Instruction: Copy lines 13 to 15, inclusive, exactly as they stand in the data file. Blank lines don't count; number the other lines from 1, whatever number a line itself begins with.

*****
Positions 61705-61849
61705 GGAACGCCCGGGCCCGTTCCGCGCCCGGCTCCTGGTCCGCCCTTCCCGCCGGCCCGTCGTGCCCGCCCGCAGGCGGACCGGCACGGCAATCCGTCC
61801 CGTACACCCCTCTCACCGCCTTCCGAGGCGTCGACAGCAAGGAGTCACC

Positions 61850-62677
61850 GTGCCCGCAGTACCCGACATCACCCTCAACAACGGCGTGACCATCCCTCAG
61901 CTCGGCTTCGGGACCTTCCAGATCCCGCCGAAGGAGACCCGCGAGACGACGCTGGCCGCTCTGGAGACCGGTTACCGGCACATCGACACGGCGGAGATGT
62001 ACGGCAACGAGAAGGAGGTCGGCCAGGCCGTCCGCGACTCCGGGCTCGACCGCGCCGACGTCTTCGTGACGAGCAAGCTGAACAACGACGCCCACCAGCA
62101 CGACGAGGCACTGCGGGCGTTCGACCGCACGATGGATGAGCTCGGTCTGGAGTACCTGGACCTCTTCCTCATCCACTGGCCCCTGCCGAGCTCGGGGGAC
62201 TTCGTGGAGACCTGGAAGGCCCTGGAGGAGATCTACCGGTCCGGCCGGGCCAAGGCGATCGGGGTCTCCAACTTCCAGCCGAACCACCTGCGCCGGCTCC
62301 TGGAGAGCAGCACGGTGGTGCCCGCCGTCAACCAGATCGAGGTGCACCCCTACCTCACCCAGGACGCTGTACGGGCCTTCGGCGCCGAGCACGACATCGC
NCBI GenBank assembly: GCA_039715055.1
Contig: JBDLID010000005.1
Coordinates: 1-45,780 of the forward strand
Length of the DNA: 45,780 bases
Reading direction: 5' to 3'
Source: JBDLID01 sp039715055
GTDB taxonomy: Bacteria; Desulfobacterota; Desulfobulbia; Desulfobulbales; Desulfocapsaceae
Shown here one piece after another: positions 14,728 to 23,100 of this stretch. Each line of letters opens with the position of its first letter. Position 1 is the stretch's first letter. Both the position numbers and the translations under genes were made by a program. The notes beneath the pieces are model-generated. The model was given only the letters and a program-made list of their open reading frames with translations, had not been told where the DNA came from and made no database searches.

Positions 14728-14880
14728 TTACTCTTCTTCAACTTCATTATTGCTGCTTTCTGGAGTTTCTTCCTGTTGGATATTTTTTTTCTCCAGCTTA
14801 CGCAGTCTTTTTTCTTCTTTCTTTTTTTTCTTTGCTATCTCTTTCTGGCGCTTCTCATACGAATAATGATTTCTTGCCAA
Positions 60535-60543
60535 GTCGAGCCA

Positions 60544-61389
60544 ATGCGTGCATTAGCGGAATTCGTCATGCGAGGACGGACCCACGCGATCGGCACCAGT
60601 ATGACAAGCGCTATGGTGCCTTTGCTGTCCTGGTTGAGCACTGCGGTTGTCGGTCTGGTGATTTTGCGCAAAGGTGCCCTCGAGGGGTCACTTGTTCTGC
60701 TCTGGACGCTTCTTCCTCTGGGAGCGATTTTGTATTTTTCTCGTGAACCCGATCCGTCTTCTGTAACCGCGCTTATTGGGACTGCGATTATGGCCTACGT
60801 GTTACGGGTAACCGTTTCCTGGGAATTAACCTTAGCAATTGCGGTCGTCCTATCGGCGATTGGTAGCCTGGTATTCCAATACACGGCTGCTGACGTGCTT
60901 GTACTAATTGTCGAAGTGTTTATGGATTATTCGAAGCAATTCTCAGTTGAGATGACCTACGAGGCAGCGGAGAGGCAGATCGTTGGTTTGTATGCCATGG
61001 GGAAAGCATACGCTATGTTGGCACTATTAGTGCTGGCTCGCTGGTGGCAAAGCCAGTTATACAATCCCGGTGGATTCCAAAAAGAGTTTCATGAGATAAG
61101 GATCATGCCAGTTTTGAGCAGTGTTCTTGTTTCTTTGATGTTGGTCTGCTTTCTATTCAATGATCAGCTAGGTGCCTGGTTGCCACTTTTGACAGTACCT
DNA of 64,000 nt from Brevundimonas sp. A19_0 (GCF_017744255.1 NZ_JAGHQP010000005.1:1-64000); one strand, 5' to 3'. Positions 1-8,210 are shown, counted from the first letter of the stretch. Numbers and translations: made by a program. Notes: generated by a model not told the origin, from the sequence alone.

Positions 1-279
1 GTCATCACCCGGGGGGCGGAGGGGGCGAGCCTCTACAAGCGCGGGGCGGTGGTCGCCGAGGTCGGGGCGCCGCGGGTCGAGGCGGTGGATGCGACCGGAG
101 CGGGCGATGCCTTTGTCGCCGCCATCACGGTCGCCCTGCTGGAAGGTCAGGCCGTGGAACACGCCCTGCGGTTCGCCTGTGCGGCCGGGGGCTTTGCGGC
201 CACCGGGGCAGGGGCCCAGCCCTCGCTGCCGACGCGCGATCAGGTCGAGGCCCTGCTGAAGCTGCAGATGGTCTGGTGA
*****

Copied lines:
Coordinates: 1-45,780 of the forward strand
Length of the DNA: 45,780 bases
Reading direction: 5' to 3'